OQ: The disorientation experienced by the narrator has to do with wanting to see things anew. Break routine, be more engaged, feel raw emotion like the type you felt when you were six or seven years old and you walked in a strange city with your parents, holding your mother’s hand and then suddenly realized that you’ve let her hand go and she’s no longer by your side. What an extraordinary feeling to become suddenly hyperaware of everything. Senses become more keen, intuitive even. Then the overwhelming fear at the thought of never finding your parents again. Of being lost. This is the sort of disorientation working in the poems. A brief journey from familiarity to defamiliarization. Which in the case of the lines you quote, may be a way of evoking that sense of hopelessness a person may feel when he or she is not seen, not recognized as a human being. Or their own failure to see their own humanity. I think it’s a positive thing to be disoriented in this way. We get the opportunity to engage in the world more fully. Which I always try to do with language. When you work with language, it’s always an act of survival.

CA: I’m interested in the relationship between, as you’ve said, “that sense of hopelessness a person may feel when he or she is not seen, not recognized as a human being,” and the themes in your work of migration, borderland landscapes, and poverty. For instance, I’m quite taken with your poem “Thieves,” which begins:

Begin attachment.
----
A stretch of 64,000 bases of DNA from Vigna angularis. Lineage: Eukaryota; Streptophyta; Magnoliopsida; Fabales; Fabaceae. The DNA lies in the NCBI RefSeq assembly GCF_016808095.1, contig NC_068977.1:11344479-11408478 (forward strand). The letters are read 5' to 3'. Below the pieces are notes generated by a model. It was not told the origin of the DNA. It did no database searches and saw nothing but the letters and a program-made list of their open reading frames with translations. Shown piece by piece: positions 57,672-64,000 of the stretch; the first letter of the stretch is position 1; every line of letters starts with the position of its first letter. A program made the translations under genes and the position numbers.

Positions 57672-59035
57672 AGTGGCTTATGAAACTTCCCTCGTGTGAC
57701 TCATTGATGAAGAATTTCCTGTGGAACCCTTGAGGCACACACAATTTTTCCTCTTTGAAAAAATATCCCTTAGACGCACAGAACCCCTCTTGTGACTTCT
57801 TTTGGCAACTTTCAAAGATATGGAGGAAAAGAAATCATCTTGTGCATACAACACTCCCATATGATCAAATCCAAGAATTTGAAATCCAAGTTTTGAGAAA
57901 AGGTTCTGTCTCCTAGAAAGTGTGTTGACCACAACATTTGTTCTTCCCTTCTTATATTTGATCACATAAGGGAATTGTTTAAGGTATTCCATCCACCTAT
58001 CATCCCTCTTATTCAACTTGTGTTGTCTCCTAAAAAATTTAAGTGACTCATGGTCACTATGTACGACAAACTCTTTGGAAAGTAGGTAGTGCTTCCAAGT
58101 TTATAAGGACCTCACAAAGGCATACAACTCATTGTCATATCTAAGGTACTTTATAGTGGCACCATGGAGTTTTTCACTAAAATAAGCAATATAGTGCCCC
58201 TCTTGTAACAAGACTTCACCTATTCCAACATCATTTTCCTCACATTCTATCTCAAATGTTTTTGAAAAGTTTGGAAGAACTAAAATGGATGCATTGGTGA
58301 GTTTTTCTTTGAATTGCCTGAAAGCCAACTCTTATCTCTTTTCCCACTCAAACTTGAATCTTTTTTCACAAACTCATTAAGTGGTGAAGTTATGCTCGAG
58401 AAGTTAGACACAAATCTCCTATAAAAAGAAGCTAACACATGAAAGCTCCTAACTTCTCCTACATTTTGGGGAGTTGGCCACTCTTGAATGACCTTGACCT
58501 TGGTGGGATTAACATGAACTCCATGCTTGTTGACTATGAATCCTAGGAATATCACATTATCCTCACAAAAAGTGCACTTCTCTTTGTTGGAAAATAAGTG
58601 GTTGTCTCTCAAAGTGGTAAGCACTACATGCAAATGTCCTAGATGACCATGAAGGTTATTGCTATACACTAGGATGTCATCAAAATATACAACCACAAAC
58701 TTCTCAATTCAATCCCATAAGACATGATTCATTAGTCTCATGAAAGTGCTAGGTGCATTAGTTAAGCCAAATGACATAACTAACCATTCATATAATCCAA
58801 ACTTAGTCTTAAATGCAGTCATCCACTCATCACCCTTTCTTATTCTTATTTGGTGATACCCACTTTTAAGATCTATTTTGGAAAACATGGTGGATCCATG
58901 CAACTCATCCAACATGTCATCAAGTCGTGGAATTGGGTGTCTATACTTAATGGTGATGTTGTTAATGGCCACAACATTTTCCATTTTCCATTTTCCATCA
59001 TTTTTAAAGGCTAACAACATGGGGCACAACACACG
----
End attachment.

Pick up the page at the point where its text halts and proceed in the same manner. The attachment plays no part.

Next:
“Who cares about who gets caught
jumping over someone else’s fence?”

and ends,

“Some will return the next day
and wait for you,
will sit on the doorstep,
I’m sorry, one will say, but I live a sad life.”

Is your poetry a poetry of witness? Do you feel a sense of urgency to speak where silence has become a form of oppression?

OQ: I don’t always go into a poem thinking about these things. I don’t think I ever go into a poem trying to say something about someone else’s silence. Or their oppression. Or their poverty. I begin a poem thinking about beauty and how something I have not experienced first- hand made me feel. Or how something I’ve experienced shook me to the core that it made me reach for language. That’s what essentially attracts me to poetry, more than politics, or advocacy for change. Language. All these other elements are secondary and are often implicated in the poem. For me, poems often begin with emotion, something primitive, something I want to understand, or unleash, and that I must shape with words. An impetus to document. The good poem slowly unravels its beauty. The witnessing, too.

CA: Totally awesome. You schooled me with that response! Another question, at times, your work reminds me of Tomas Tranströmer’s. Any reflection on that, or this quote?: “Two truths approach each other. One comes from inside, the other from outside, and where they meet we have a chance to catch sight of ourselves (from “Preludes”).